Examination of Pesticide Residues in Wine, Beer and Their Constituent Products Using High-Throughput Techniques to Maximize Extraction & Efficiency
Poster Aug 12, 2014
Patricia Atkins, Matt Snyder
There are hundreds of commercial pesticides in use in industrial and private agriculture. Concern over the health effects of residual pesticides on fruits and vegetables has led to increased testing of these products to determine the levels of pesticides
on produce when it goes to market.
In this study, commercial red wine and beer samples were examined for their pesticide concentrations. In addition to the examination of the finished alcoholic beverage, the constituent agriculture products of wine and beer production (grains, malts hops and wine grapes) were also examined to determine the levels of pesticides found in those products. The sample preparation and extraction process efficiency and recovery were examined by processing samples using manual versus high-throughput techniques. The QuEChERS method was used to process a greater number of samples in a shorter period of time than other extraction methods.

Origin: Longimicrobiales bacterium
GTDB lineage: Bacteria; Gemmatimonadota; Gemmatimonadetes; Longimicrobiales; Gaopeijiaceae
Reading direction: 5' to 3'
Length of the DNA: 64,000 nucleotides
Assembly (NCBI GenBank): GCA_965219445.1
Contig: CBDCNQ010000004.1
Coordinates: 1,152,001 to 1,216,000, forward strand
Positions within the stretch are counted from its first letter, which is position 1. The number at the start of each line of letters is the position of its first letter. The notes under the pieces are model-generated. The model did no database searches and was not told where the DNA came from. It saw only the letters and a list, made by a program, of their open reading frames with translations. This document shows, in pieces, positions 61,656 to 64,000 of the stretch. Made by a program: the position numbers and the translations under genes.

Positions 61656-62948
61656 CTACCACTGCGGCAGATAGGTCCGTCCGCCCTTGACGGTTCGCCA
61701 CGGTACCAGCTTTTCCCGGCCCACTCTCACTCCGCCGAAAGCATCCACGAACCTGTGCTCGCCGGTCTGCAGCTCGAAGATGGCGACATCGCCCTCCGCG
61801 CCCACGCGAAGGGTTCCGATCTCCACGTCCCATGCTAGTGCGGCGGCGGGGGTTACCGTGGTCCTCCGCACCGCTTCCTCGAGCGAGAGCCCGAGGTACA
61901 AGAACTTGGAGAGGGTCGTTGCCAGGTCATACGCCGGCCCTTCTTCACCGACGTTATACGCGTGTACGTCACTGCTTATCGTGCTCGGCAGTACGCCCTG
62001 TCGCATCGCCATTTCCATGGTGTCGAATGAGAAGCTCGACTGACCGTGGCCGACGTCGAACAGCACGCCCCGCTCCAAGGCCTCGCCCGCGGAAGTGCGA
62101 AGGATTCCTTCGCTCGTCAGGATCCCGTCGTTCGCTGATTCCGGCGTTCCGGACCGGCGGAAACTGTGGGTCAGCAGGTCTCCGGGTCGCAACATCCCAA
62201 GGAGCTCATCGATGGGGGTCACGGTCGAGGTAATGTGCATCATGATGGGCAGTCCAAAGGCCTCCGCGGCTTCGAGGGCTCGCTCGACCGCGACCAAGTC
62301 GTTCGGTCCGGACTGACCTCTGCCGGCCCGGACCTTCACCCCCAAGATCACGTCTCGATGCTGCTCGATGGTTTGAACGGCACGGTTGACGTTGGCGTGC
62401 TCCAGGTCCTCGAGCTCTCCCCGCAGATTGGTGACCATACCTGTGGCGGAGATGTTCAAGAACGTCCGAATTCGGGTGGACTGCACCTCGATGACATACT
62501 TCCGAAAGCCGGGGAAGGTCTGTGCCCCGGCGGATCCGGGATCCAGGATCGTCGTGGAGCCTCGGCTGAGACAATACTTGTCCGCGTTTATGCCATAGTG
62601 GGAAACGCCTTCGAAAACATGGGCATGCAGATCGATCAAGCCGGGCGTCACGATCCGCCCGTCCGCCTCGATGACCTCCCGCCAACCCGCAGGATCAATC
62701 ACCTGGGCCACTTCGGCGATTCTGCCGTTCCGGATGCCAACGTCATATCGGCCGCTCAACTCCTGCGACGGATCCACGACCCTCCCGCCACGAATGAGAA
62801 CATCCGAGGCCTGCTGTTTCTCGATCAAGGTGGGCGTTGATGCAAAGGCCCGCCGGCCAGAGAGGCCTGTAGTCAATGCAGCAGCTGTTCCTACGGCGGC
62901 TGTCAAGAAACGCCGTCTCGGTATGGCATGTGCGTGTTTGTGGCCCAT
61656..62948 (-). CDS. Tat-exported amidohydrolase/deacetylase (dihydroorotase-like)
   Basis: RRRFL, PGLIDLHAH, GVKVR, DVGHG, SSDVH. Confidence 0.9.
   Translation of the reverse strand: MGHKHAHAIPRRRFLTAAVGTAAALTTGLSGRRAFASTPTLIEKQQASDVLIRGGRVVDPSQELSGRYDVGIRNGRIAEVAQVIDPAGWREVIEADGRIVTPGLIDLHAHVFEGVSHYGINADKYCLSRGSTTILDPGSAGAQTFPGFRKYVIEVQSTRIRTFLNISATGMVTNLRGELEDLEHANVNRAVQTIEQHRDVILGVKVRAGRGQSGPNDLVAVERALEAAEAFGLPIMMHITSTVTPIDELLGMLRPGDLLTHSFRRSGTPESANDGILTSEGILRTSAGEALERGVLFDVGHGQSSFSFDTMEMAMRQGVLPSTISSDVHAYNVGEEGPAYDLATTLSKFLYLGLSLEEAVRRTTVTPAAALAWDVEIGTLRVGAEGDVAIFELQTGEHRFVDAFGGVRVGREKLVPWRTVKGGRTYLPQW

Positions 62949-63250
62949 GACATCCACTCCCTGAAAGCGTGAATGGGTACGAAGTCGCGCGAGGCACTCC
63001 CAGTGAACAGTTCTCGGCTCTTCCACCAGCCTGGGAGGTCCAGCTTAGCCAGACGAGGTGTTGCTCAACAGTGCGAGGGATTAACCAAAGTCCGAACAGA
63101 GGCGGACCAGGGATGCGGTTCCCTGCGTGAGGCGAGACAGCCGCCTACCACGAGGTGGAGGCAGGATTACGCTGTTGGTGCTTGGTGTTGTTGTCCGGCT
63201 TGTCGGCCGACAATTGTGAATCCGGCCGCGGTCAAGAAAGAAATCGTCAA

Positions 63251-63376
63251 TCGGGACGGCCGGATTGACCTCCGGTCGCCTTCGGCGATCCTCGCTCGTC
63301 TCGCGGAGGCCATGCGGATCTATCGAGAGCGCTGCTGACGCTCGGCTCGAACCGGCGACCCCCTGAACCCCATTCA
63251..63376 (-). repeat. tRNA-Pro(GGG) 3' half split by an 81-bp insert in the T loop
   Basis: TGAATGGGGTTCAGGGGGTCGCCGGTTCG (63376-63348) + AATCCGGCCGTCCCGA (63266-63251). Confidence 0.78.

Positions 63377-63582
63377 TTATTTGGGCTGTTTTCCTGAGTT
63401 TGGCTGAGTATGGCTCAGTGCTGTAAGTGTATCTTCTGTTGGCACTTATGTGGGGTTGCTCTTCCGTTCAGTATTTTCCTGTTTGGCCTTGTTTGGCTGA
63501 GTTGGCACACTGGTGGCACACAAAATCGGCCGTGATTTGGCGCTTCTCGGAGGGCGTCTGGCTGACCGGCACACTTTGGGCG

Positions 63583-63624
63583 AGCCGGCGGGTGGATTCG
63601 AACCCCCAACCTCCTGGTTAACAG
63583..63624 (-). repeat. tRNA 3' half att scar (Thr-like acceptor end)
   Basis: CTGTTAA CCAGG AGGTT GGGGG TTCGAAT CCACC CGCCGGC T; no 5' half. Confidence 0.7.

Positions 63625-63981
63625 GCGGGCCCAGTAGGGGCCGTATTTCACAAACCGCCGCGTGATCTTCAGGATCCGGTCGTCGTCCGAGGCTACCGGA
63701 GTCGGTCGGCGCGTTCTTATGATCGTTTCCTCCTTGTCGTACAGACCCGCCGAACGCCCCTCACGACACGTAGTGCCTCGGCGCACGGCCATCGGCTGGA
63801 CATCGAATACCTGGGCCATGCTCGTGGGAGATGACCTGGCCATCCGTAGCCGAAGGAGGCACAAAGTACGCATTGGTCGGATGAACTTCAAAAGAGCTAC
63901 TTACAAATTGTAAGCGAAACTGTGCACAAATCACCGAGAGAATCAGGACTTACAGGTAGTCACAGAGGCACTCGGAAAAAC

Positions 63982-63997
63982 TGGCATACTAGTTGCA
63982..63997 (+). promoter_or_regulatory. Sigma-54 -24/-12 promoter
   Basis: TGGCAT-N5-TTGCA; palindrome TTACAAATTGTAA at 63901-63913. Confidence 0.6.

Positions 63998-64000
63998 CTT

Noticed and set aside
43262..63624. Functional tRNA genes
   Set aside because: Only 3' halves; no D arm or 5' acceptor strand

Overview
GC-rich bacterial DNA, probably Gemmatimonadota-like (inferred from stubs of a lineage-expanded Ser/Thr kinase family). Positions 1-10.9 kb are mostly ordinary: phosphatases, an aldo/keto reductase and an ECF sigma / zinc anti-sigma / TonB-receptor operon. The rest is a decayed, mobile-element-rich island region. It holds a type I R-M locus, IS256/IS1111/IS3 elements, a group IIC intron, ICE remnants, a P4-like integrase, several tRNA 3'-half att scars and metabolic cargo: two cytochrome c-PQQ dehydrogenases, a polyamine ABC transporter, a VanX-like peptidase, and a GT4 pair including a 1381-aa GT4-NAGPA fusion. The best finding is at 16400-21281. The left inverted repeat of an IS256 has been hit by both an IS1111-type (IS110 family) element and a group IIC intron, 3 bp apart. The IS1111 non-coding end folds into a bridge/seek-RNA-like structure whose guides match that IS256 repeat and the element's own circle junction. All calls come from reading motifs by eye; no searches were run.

Identifying Non-Intentionally Added Substances (NIAS) in Food Contact MaterialsPoster
Concern about the safety of food products has increased dramatically with intentionally and non-intentionally added substances (NIAS) used in packaging being of particular interest. APGC and high resolution MS together with a workflow driven process was used to identify unknown compounds in packaging.READ MORE
Human exposure to cyanotoxins: Exploring in vitro detoxification using atmospheric cold plasma treatment to protect human healthPoster
Recently, there have been increases in freshwater harmful algal blooms. There is therefore a need to try and effectively detoxify drinking water contaminated with cyanotoxins to safeguard human health by use of new and novel techniques.READ MORE
Identifying Asthma-related Health Disparities Among Children in Hillsborough CountyPoster
Our project was to identify a geographic area demonstrating need for asthma interventions. By identifying different factors such as air quality, prevalence, asthma related hospitalizations and emergency department visits, we created a tool to identify and prioritize areas that could benefit from interventions like patient education and certification as an Asthma-Friendly School.